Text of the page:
What a strange book. The Peculiar Memories of Thomas Penman had its moments — usually bizarre to the point of being hilarious moments — but overall it seemed intentionally confusing and strange. Set in 1950s, The Peculiar Memories of Thomas Penman stars a young man named, of course, Thomas Penman. His household is quite bizarre: his parents are locked in some unspoken war that he can’t quite figure out, but it involves their multitude of dogs being allowed to shit all over the house. His grandfather is slowly dying upstairs, but no one will admit it. And Thomas has two main obsessions: a girl at school named Gwen, and his grandfather’s pornography collection, kept under lock and key.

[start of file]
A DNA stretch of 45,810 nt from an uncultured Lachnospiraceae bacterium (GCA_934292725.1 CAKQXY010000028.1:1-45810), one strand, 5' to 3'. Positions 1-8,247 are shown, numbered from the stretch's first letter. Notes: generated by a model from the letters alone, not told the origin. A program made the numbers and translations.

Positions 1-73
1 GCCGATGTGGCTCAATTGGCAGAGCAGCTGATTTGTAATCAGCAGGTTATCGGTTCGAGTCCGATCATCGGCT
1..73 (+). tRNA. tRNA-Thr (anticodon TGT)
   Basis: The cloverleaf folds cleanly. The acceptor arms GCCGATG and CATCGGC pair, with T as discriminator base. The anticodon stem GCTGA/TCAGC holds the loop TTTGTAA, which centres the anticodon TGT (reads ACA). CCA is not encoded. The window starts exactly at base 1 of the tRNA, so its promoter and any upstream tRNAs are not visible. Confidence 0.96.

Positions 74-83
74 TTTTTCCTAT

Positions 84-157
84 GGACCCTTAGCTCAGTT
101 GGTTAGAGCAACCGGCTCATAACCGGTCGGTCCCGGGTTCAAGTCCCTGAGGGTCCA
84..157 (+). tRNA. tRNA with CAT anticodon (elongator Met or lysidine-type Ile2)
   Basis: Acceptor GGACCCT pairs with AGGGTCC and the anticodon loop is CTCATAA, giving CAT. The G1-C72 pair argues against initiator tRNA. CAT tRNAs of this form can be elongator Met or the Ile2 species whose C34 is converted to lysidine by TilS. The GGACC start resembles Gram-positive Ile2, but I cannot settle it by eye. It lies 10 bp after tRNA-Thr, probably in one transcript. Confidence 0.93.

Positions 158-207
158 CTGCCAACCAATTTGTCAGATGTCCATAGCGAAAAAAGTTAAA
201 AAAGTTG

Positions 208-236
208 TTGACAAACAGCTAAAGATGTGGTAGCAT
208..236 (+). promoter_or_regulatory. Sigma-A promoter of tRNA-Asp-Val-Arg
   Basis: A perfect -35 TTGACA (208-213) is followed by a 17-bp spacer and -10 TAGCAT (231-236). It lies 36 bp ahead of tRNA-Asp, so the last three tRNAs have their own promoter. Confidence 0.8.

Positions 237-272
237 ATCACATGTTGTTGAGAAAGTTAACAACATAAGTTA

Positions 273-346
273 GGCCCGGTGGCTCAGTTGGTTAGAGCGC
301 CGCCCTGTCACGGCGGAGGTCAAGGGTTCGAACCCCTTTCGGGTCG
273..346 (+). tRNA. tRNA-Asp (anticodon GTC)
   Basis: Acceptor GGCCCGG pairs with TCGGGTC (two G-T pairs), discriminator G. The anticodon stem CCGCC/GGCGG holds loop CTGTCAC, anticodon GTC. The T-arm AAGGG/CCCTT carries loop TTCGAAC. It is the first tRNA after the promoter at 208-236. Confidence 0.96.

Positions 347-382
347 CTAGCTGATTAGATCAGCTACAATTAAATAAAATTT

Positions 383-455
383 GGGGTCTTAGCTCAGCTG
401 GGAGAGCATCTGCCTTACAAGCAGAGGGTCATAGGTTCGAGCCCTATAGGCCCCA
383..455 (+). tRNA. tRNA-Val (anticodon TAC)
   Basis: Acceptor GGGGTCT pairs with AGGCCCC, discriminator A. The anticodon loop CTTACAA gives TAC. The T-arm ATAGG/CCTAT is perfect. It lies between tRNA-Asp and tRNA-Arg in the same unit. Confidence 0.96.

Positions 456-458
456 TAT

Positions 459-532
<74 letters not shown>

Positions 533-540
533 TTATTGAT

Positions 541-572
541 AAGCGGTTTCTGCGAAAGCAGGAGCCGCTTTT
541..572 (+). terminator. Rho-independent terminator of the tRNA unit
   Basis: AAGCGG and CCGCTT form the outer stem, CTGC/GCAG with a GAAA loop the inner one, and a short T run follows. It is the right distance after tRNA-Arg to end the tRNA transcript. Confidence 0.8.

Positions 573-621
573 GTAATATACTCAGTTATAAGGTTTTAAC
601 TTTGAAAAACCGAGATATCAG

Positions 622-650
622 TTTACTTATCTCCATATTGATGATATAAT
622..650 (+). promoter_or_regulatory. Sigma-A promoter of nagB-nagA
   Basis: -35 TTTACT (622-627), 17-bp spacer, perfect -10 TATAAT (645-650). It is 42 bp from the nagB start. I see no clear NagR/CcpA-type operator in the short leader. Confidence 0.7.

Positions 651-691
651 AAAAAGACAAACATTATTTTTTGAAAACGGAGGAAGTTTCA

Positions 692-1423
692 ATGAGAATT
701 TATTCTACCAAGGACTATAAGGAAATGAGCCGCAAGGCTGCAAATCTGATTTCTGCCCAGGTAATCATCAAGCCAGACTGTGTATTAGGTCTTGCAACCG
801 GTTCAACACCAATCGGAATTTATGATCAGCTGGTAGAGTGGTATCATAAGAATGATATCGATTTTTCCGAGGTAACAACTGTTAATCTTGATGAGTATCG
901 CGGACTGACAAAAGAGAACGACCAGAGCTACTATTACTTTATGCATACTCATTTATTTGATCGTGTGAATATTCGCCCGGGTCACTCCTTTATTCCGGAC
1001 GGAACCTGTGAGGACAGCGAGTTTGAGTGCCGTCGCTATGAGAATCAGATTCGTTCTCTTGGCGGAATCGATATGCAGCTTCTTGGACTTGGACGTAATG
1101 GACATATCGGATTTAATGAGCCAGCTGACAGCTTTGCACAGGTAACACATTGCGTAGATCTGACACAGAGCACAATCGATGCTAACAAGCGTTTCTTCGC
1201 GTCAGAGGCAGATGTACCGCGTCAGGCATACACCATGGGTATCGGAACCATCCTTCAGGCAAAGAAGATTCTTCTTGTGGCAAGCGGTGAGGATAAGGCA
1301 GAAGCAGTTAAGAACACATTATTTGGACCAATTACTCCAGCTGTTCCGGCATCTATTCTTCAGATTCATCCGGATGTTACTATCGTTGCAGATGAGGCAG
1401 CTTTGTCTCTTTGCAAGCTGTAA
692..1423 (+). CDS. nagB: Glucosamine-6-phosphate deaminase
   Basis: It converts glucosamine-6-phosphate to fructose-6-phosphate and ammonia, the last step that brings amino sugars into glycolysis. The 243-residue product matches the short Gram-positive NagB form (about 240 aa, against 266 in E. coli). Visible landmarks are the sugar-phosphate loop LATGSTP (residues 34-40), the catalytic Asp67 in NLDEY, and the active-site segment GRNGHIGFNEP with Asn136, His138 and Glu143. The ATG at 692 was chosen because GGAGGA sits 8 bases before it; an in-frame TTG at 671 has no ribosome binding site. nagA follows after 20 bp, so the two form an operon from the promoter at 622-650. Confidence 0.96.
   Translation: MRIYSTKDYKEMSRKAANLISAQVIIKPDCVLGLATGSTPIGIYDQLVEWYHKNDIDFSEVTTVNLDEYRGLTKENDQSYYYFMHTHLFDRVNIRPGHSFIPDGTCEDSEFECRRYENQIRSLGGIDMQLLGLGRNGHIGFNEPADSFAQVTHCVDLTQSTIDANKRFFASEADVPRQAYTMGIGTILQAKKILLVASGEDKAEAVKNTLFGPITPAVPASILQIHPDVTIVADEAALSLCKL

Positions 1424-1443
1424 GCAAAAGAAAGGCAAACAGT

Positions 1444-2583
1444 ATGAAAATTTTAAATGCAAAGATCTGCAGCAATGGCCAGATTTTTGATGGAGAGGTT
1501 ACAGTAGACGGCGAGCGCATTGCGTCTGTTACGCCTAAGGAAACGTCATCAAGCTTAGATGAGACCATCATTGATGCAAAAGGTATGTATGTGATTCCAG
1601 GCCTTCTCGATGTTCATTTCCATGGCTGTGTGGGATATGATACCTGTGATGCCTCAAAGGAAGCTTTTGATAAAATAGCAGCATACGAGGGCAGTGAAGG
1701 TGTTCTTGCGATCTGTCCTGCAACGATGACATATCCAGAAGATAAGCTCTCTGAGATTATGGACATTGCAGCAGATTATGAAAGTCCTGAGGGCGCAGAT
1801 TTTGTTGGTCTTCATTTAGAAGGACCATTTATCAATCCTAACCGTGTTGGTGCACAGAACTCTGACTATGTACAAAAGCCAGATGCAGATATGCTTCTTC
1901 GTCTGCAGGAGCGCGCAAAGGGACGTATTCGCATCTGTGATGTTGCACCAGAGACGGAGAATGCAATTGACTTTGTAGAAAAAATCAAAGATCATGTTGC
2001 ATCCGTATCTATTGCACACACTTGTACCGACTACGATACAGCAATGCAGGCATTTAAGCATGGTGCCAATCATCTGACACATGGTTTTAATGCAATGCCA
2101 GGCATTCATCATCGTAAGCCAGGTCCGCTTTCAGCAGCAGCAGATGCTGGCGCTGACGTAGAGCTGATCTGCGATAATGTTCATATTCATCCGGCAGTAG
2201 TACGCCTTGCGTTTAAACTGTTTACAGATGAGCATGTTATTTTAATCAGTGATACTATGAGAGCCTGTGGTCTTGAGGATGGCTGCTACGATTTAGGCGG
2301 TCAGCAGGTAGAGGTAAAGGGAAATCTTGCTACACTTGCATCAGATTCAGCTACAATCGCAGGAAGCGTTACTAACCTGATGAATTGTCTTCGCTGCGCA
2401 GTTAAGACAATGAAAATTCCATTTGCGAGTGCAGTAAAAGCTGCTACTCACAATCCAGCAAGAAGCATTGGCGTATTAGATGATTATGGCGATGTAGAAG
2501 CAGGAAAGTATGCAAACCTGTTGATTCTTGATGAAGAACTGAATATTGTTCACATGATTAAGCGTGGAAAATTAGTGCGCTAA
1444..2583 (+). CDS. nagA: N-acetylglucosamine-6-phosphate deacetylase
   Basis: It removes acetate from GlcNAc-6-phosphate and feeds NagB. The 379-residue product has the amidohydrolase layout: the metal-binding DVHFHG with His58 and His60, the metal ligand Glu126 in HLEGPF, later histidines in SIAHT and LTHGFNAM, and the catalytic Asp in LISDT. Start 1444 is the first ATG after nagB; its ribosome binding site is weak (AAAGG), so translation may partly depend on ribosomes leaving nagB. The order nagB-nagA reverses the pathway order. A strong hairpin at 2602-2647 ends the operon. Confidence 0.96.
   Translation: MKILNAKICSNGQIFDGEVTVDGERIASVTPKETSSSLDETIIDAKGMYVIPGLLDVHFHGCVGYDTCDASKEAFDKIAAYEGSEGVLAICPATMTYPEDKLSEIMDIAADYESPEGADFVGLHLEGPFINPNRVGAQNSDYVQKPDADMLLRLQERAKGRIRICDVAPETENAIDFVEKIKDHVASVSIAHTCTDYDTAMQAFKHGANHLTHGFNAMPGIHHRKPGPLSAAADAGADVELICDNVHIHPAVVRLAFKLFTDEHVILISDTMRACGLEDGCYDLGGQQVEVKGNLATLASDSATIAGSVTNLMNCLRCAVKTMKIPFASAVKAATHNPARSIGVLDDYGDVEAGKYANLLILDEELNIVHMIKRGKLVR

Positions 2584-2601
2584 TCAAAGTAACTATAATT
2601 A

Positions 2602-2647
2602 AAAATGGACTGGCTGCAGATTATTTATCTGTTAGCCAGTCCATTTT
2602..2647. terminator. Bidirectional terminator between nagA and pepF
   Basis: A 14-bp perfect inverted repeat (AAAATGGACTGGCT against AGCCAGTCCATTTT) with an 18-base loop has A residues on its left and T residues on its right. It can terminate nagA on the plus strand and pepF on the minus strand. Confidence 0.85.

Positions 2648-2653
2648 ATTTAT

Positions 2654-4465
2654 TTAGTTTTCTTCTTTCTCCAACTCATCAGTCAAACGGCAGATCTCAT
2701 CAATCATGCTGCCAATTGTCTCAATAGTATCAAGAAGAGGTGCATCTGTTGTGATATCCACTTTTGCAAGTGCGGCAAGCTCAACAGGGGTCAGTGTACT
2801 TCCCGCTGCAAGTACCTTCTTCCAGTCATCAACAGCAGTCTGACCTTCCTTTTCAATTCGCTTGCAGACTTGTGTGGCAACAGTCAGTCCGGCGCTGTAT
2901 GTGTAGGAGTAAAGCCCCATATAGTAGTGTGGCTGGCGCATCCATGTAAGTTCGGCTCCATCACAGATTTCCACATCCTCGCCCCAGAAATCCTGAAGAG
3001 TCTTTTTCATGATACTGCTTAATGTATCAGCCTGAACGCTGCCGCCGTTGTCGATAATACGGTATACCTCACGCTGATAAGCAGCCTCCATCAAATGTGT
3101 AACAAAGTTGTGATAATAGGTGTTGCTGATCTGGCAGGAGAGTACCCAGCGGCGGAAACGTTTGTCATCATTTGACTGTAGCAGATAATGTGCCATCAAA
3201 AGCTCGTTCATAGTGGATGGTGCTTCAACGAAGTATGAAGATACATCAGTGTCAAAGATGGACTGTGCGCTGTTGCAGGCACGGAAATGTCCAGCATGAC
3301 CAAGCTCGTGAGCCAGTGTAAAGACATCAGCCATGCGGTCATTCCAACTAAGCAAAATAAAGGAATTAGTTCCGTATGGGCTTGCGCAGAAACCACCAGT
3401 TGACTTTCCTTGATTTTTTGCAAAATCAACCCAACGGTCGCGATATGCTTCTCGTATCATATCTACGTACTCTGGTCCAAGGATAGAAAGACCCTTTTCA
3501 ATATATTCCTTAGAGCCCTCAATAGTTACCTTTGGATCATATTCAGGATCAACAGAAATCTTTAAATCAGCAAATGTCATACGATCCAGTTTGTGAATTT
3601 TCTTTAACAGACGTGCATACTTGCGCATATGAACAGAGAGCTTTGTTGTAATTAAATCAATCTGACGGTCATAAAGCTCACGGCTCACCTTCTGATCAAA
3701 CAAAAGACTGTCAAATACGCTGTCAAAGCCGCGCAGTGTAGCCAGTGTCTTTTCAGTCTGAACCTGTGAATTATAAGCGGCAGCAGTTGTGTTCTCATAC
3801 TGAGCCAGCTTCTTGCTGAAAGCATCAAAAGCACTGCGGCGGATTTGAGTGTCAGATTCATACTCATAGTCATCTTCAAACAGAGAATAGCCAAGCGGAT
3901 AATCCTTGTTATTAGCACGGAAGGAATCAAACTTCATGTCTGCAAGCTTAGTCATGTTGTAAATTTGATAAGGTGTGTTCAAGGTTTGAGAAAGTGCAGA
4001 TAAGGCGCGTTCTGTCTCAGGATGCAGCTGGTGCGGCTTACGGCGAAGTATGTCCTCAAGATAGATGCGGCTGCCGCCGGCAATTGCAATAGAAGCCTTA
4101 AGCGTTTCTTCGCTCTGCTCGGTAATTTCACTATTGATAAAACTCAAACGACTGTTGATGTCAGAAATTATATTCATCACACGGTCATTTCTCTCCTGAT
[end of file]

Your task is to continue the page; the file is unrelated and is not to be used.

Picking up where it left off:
Something about this book reminded me of John Irving, but a poor imitation of him. Thomas’s obsession with sex, the lunacy of the dogs shitting everywhere, the secrets kept by the parents, the random flashbacks to the grandfather’s war. But the biggest problem for me was the main character. Thomas is supposed to be 14, but it’s hard to remember that because he acts quite a bit younger — he sneaks around and eavesdrops like a child, and like a child, he doesn’t understand just about anything he hears. He just didn’t ring true as a person, and since he’s our window into his world, it made the story fall flat for me. That’s a shame, because the absurdity of the plot could have really made for a good read, if we’d had a better narrator.